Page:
Even the most victimized of populations (like New York Blacks, Seattle minorities, L.A. Hispanics, etc) all admit that there are at least some cop.jpg“good cops” – cops that really are out to do the right thing, obey the laws, and are even handed and fair. In the more victimized populations, these cops are seen as an extreme rarity (in some cases, they are seen as extinct). In the affluent, normal, speeding ticket crowd, they are viewed as the most common type police officer there is. This is the “Officer Friendly” that we all want to believe is the normal cop. Helpful, fair, the whole “to serve and protect” thing. Interesting side note: hardly any police forces in america use that motto anymore. Anyway, Officer Friendly is almost always referred to as a “cop”. The term is not pejorative, contains a certain amount of respect, and pretty much refers to someone doing a decent job at being what people seem to think cops should be.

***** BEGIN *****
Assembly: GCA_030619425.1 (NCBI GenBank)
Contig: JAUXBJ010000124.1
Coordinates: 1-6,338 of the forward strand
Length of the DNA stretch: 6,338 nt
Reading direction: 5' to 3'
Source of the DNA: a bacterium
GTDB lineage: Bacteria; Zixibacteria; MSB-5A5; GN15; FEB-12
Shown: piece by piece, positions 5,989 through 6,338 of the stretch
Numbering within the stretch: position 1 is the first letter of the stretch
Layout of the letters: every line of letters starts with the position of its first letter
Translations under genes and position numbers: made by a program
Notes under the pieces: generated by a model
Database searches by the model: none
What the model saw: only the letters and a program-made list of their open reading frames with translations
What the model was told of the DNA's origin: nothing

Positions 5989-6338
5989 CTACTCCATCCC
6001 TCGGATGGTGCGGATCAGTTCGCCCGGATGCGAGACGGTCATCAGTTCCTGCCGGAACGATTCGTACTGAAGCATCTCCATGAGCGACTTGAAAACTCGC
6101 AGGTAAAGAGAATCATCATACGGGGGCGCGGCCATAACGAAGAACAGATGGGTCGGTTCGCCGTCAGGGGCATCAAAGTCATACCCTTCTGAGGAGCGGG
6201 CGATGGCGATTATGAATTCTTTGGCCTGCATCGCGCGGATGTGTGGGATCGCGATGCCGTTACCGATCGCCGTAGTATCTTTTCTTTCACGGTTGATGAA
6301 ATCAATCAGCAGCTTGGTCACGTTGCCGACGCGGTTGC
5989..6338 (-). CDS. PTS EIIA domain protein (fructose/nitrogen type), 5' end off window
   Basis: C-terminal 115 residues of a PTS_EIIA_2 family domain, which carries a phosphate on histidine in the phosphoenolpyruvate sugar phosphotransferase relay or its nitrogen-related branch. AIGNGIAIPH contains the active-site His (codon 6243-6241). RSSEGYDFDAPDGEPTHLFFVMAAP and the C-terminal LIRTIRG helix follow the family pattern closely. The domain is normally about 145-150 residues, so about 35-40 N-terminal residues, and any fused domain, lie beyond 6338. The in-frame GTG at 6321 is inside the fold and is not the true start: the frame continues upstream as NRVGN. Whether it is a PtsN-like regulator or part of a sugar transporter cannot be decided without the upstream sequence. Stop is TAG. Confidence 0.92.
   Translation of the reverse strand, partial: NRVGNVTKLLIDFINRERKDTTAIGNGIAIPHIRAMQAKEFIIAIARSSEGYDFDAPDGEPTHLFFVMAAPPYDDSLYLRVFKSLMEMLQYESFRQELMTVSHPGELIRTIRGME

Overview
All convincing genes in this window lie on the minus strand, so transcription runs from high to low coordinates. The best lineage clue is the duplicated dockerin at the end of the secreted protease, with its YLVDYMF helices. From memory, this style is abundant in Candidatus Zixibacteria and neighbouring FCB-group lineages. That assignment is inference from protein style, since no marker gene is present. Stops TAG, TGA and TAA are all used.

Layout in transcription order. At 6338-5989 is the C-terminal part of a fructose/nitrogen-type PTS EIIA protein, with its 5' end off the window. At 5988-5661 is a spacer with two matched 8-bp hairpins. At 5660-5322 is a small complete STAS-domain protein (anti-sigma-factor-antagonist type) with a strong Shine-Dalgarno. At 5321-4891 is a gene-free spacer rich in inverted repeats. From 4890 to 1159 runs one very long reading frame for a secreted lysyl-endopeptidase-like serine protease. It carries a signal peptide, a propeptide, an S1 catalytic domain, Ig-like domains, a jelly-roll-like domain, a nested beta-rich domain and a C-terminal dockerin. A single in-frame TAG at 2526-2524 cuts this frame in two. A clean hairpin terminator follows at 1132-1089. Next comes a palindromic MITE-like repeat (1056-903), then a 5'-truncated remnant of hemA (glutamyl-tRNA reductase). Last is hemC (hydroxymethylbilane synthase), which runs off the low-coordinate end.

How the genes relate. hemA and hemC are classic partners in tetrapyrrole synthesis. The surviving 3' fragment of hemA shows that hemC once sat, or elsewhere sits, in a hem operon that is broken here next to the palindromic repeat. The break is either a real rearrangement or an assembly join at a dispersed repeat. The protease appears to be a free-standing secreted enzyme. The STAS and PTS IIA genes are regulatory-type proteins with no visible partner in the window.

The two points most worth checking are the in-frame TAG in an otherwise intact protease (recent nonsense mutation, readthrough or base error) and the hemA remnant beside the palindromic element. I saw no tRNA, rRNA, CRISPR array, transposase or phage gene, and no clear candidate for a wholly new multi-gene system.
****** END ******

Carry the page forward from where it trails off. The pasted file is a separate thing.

The second category of police officers are the “Thugs”. These are the ones that make the headlines after they have shot or beat some innocent (or not so innocent) civilian for no real reason. they are the poster children for police brutality. The ones that use their tasers on victims that are already down, that kick and beat people when they are handcuffed, shoot first and ask questions later, and pretty much use brute force with little or no provocation. These are the guys that should have ended up as mafia street enforcers, hell’s angels, or some other form of street terrorist, but somehow made it onto the police force, where they can hide behind their badges and still terrorize the civilians. Of course, once they’ve got a badge, they are immune to the repercussions of their actions. The interesting thing about these police officers is that most people that have never had to deal with the police think that they are extremely rare. People that have to deal with the police on a regular basis think that they are very common, and may actually represent the majority of street cops. Minorities and folks that live in the inner cities believe that not only are these thugs common, but that they represent the standards and expectations of the police force. The unfortunate that has only had one run-in with this type of thug, and has made any attempt at having the thug held accountable tends to think that this type of police officer is the norm, at least on the street, but believes that the reason there are so many of them is because of the “pigs”